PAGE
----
Stopford have featured again in this quarter’s Tank Storage Association newsletter issued today. This went out to 22 companies operating ~300 terminals in the UK and ROI. Stopford’s article focused on recent changes to DSEAR legislation for corrosives and gases under pressure. Below is our article or follow this link to the full newsletter.
Stopford Energy & Environment
Are you affected? DSEAR Legislation Changes – Corrosives & Gases under pressure
The DSEAR Regulations have been part of the UK’s Health and Safety Legislation for almost 20 years. Originally intended to reduce risks of explosion, they have been extended to cover other dangerous substances, including corrosive chemicals. This article looks at these changes and how they could affect TSA members.
The DSEAR Regulations were introduced in 2002 to implement the European ATEX Directive and have become a major element of the UK’s Health and Safety legislation. Their original intention was to reduce risks of “dangerous substances” causing fires and explosions.
However, since June 2015, DSEAR has been extended to cover other dangerous substances – gases under pressure and corrosive chemicals. The regulations now need to consider the risks posed by the corrosive nature of the chemicals handled, their potential to react with other chemicals on site and the potential for harm related to their storage pressure.
Substances which now must be addressed include chemicals such as caustic and acids, as well as gases under pressure. This extension to the legislation means that, for the first time, many tank storage sites will have obligations under DSEAR.
For flammable materials such as petrol and diesel DSEAR risk assessments are well developed and accepted by industry. The site must identify potential release points, define zones where explosive atmospheres may occur and then eliminate sources of ignition. When applied to gases under pressure or corrosive chemicals, an alternative approach is required. Stopford have undertaken these assessments using a combination of asset integrity and good practice for handling and storage of these materials.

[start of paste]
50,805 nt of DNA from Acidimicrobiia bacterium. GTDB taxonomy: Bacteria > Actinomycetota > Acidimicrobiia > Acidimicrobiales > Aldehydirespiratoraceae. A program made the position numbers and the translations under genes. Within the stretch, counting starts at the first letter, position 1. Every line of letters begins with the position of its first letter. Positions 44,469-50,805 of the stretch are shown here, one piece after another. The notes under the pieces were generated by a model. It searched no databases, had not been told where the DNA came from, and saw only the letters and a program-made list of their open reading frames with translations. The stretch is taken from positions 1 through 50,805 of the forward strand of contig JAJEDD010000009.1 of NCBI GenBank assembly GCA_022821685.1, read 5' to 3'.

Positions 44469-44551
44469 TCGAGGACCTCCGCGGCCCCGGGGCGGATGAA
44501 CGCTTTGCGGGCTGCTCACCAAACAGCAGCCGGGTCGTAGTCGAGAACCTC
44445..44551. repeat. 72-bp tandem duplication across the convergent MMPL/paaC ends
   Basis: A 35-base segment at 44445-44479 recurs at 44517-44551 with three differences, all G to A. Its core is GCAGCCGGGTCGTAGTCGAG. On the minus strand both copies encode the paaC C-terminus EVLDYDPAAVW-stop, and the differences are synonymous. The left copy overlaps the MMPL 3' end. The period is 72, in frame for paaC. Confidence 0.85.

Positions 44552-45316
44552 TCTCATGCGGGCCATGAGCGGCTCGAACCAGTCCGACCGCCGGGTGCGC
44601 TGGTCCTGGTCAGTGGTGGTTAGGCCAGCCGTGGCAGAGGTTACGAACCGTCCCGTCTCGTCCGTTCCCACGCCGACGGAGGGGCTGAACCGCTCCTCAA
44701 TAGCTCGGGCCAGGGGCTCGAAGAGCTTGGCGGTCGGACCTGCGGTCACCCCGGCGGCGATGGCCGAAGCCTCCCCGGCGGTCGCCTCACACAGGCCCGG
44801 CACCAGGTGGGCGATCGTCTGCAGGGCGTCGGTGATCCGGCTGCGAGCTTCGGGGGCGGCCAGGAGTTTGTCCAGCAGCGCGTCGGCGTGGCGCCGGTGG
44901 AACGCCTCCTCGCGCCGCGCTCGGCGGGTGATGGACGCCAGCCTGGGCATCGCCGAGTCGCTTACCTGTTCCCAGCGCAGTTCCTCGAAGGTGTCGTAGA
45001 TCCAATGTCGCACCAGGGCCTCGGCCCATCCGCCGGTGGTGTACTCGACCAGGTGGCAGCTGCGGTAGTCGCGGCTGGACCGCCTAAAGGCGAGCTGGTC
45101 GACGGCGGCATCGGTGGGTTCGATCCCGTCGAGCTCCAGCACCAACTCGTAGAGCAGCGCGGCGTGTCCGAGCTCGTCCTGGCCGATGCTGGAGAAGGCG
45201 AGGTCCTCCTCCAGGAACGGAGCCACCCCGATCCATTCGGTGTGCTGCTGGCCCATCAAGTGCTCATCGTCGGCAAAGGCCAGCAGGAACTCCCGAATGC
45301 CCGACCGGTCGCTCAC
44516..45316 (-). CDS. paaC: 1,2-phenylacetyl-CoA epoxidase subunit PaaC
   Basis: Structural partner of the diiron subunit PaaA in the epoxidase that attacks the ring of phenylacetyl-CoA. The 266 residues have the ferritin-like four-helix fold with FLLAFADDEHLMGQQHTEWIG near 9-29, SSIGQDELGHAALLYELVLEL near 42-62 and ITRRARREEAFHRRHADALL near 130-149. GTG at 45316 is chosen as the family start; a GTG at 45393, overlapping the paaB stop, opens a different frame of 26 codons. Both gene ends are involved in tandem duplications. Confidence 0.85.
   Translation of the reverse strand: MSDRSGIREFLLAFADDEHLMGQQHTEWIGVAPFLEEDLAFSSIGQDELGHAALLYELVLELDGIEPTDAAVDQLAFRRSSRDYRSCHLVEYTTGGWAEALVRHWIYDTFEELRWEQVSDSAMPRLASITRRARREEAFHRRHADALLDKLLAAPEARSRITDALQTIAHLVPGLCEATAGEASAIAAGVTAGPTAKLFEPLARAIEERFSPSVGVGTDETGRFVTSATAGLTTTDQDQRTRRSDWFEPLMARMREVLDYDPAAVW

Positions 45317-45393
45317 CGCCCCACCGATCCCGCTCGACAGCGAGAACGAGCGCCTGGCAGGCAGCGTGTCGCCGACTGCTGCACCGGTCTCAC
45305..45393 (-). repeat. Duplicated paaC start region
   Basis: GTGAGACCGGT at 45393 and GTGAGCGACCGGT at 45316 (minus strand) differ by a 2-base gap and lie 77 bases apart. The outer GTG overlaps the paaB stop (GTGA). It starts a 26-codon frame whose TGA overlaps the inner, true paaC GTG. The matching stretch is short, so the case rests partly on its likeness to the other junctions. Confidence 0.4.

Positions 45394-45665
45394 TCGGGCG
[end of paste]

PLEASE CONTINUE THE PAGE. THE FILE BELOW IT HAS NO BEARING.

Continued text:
Stopford Case Study
One example of the successful application of the Stopford methodology has been in the water industry.
Stopford have applied this methodology for the bulk storage of Sulphuric and Phosphoric acids, Sodium Hydroxide, Sodium Hypochlorite, etc. In addition, assessments have also been carried out for Chlorine and Oxygen gases are stored in bulk under pressure.
Experienced Stopford personnel carried out comprehensive site surveys, using non-invasive techniques to review storage, pumping and conveying systems. The study focused on the suitability of materials used, potential for loss of containment, protective systems to prevent tank overflows, controls on tank filling, pressure control and pressure relief systems, adequacy of emergency procedures and management controls.